““Instead of making the wealthy pay their fair share, some Republicans want Medicare and Social Security to sunset,” Biden said in his State of the Union address. “It is being proposed by individuals. I’m politely not naming them, but it’s being proposed by some of you.”
It was a new twist on a familiar trope: Republican proposes cutting government benefits, Democrat attacks him for it. And it seems to have left a mark: After more than a week of uproar since the State of the Union, Scott formally revised his 12-point “rescue America” plan to specify that its provision requiring every federal law to be re-passed every five years would not, in fact, apply to Social Security and Medicare. And so, at least officially, the senator has papered over the main political weakness of his plan.”
“Social Security will be insolvent by 2034. One of the trust funds for Medicare will be insolvent even sooner. When insolvency hits, both programs will be subject to mandatory benefit cuts. The exact size of the cuts will depend on payroll tax collections in that year, but the current estimate is that Social Security will be able to pay only 80 percent of promised benefits in 2034.
As I wrote last month, when Republicans such as former President Donald Trump were making similar vows not to cut Social Security benefits: Promising to do nothing amounts to promising a roughly 20 percent benefit cut in a little more than a decade. There is no getting around that fact.”
“Standing up for seniors (and everyone else who has been paying into Social Security and Medicare for their entire working lives) requires acknowledging that there is no reality in which the politicians do nothing and the entitlement programs continue functioning normally. The choice is between making changes now or accepting mandatory cuts in about a decade.”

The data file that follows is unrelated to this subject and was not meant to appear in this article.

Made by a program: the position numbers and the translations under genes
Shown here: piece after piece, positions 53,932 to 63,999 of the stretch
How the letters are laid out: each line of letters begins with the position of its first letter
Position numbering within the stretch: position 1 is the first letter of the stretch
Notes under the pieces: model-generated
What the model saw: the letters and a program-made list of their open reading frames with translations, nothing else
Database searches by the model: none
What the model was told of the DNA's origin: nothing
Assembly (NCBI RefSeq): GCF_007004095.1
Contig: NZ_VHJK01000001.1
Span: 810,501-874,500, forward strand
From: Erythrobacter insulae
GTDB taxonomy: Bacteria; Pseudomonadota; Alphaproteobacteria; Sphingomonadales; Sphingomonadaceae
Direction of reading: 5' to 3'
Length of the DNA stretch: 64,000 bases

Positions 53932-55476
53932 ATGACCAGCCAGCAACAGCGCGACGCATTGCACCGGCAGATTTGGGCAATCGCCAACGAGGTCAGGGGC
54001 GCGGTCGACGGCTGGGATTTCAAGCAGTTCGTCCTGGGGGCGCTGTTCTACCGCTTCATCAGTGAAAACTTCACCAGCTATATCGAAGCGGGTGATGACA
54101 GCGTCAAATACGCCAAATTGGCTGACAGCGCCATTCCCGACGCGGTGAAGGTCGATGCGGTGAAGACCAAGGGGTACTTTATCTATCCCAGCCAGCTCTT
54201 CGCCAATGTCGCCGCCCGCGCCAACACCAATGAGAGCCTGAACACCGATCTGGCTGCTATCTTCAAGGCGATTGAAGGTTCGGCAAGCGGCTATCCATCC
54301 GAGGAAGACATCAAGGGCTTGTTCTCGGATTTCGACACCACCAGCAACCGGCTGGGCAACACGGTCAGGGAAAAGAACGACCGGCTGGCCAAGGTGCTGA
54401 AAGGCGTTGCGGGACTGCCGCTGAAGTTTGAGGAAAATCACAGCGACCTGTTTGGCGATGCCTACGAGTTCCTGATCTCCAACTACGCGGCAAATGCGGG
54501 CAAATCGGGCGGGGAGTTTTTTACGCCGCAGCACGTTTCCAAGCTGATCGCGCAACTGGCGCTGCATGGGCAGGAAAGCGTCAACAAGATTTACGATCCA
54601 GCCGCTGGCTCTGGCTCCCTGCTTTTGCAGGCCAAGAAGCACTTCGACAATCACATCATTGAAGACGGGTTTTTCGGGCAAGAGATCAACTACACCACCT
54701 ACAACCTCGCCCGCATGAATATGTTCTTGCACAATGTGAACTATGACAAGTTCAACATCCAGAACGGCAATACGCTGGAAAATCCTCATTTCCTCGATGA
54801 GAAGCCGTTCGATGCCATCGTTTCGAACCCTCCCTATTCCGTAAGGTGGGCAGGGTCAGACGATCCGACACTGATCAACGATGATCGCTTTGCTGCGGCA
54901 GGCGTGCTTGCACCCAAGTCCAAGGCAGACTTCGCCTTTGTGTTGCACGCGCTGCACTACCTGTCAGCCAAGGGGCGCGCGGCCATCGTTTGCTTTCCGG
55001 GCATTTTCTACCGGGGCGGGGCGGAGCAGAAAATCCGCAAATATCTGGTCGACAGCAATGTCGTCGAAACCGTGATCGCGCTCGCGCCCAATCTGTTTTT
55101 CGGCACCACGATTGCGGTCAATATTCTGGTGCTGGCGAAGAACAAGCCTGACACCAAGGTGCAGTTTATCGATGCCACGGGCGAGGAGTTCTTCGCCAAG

“Hey, remember the pandemic economy? How could you not, right? In early 2020, millions of people lost their jobs in the blink of an eye, through no fault of their own. In the United States, their subsequent attempts to get help from the government overwhelmed unemployment offices across the country, revealing the system to be fundamentally broken. The infrastructure was bad, the benefits insufficient, and the entire scheme next to impossible to navigate.
And then, something remarkable happened: The federal government stepped in to shore things up. It added extra dollars to state unemployment benefits to make sure people could get by and pay their bills. It expanded the pool of people who were eligible for benefits, so workers such as freelancers and contractors could access them, too. While far from perfect, the extra efforts to help the unemployed made a real difference in people’s lives and played a part in the country averting a deeper and longer recession.